The new crab was happy for a day or so.

And then, one day, Sandy looked inside the tank and said “Holy shit.  We have two crabs in the tank!”

I looked inside the tank and, sure enough, there were two crabs in there.  One little tiny one, and one much bigger one.  “What the fuck?!” I wondered.

We figured it out.  Crabs molt.

We hadn’t thrown out a dead crab.  We had thrown out a crab shell.  The real crab was hiding under the rock, waiting, lurking.

What the hell did we know?  How was I supposed to know anything about crabs?

Actually, Sandy should have known this.  She grew up at the beach.  She had crabs living right outside her house.  Surely at some point she must have learned that crabs molt. 

But no.

So now we have one tiny crab, and one much bigger, more aggressive crab.

One day we look at the tiny crab, and we realize that he’s missing a leg.

The next day, we notice he’s missing another leg.

The big bastard was ripping the little one limb from limb.

I took a piece of glass and put it between them, effectively creating two little rooms on the floor of the tank.  The glass was, maybe, six inches high.  The crabs were tiny, less than an inch across.

The next day I got home from work, and the big motherfucker was on the other side with the little guy, who was missing another leg.  I asked the fish what happened, but they weren’t talking.

Using the net, I put the big bastard back on his side of the tank, and wedged the glass into the rocks better, making sure there was no space on either side for the big bastard to sneak through.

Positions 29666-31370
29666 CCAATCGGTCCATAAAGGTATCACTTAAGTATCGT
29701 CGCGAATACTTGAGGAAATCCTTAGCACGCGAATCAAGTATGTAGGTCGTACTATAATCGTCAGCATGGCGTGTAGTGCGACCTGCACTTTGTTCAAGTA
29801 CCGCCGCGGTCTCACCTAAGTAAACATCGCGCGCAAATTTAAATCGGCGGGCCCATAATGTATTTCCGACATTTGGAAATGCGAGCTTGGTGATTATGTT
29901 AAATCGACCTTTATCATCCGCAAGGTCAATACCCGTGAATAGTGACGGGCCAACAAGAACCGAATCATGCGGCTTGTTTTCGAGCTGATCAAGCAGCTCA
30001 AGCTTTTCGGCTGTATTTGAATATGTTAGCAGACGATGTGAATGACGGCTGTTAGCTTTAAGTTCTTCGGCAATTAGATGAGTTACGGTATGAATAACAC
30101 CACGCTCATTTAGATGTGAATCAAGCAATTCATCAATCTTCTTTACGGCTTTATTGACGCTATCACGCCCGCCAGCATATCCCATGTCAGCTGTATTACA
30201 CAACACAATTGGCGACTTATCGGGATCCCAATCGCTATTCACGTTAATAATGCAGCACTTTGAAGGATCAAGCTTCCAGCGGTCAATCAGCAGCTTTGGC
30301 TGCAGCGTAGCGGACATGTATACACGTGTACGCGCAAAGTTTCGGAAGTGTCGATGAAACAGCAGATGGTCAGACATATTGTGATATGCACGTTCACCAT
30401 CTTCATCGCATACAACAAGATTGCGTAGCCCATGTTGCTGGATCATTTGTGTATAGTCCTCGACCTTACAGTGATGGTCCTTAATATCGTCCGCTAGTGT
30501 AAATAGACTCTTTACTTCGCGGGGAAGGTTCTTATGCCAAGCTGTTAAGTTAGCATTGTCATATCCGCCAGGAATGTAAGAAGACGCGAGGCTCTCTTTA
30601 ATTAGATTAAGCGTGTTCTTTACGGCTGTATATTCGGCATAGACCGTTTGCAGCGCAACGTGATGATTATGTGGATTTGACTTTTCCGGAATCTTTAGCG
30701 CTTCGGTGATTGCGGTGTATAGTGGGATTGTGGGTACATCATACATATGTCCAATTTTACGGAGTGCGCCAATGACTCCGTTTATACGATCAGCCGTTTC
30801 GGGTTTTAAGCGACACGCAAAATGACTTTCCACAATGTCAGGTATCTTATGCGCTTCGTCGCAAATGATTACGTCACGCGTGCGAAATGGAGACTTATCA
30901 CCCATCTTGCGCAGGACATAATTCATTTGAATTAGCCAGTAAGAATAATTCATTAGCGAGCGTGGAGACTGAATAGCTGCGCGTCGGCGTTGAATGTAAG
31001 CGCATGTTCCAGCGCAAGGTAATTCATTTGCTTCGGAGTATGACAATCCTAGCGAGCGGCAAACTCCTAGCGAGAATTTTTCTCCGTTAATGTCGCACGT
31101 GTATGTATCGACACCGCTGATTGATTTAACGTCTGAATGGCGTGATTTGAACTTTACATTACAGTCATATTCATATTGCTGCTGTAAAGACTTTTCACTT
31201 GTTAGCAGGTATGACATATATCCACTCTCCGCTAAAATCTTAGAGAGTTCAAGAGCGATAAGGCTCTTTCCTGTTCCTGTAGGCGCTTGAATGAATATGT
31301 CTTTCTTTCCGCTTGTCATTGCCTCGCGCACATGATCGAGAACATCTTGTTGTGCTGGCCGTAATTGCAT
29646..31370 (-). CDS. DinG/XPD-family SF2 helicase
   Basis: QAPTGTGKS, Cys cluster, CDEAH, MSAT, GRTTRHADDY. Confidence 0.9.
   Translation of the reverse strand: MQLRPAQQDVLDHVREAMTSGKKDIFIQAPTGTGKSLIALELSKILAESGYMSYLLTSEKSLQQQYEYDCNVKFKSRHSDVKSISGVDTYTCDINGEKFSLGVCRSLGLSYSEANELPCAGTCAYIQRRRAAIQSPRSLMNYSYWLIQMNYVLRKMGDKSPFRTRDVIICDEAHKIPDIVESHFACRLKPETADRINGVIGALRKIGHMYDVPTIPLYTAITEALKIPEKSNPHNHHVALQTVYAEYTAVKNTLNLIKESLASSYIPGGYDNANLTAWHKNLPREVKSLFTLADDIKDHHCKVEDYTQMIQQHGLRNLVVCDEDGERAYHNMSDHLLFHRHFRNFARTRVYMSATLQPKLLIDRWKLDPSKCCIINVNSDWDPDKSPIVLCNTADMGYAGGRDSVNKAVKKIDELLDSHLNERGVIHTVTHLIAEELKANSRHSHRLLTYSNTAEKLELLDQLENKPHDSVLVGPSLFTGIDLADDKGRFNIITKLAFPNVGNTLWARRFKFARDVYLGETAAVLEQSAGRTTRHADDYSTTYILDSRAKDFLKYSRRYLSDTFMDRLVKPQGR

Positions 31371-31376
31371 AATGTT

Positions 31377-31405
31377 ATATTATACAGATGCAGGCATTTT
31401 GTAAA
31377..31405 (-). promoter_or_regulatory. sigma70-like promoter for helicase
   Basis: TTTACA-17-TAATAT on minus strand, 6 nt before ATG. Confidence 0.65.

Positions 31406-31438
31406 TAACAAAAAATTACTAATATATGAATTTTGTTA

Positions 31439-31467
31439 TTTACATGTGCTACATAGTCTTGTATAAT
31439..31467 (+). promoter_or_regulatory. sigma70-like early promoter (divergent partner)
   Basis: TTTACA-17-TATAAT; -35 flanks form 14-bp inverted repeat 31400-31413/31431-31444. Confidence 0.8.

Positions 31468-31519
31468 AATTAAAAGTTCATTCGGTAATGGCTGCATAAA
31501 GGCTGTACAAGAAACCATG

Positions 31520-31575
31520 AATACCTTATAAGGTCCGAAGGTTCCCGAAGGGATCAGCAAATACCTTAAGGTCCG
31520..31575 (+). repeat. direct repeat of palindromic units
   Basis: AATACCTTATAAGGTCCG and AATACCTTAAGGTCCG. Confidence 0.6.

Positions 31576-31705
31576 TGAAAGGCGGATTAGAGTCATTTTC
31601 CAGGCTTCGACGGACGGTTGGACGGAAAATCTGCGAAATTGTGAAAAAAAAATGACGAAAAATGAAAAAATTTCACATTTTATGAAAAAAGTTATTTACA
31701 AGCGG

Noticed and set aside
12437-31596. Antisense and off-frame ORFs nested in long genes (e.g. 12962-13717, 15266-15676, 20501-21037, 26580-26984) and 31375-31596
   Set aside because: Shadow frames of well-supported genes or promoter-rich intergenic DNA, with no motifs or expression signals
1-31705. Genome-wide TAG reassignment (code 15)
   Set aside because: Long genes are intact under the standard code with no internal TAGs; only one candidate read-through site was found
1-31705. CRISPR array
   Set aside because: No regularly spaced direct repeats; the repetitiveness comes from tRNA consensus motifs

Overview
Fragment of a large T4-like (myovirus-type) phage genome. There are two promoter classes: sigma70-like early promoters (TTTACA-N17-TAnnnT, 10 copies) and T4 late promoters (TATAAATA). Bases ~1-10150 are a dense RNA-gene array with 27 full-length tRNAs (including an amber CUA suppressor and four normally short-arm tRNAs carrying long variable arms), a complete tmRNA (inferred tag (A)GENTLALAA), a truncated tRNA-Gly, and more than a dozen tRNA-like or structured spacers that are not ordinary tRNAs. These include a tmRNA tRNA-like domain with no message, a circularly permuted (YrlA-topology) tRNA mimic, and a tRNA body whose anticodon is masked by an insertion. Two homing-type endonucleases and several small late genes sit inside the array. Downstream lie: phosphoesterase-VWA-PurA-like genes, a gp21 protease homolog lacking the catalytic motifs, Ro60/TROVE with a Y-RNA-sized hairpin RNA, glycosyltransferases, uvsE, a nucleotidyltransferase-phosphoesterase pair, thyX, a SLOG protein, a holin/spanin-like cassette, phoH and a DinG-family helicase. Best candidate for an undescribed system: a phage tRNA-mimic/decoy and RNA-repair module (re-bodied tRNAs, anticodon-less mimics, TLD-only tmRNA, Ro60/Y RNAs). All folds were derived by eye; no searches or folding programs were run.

The next day, I got home from work, and the big crab was back on the other side with the small crab.  The crab was missing another leg.  I scolded the big bully crab, and moved him back into his room.

This went on and on, and eventually the little crab was reduced to just one claw.  Just a tiny, round body and a claw.  No legs.  No second claw.  

Then, I saw what was happening.

The big crab was climbing up the plastic tree and getting himself all the way to the top of the tree.  Then, he was letting go of the leaf, and floating down to the bottom, on the other side.

The fucker was scaling the wall.

I could have moved the plastic tree, but I was too freaked out.  I had a crab that would accept no boundaries, and I had another creepy, one-legged crab that just stood there, waving at me with his hand.

Somebody told me that the little crab would regenerate, but I didn’t wait around to find out.  I flushed them both down the toilet, let them fight it out in the sewers.  Put the phone where the fish tank used to be.

Creepy bastards. 

Anyway, that’s what our apartment was like.

~ by Al on February 26, 2009.

3 Responses to “bonus post – the dromedary global headquarters.”

  1. “I had a crab that would accept no boundaries, and I had another creepy, one-legged crab that just stood there, waving at me with his hand.”

    Anthropomorphic genius.

  2. So what do you think crabs do in the ocean, play nice?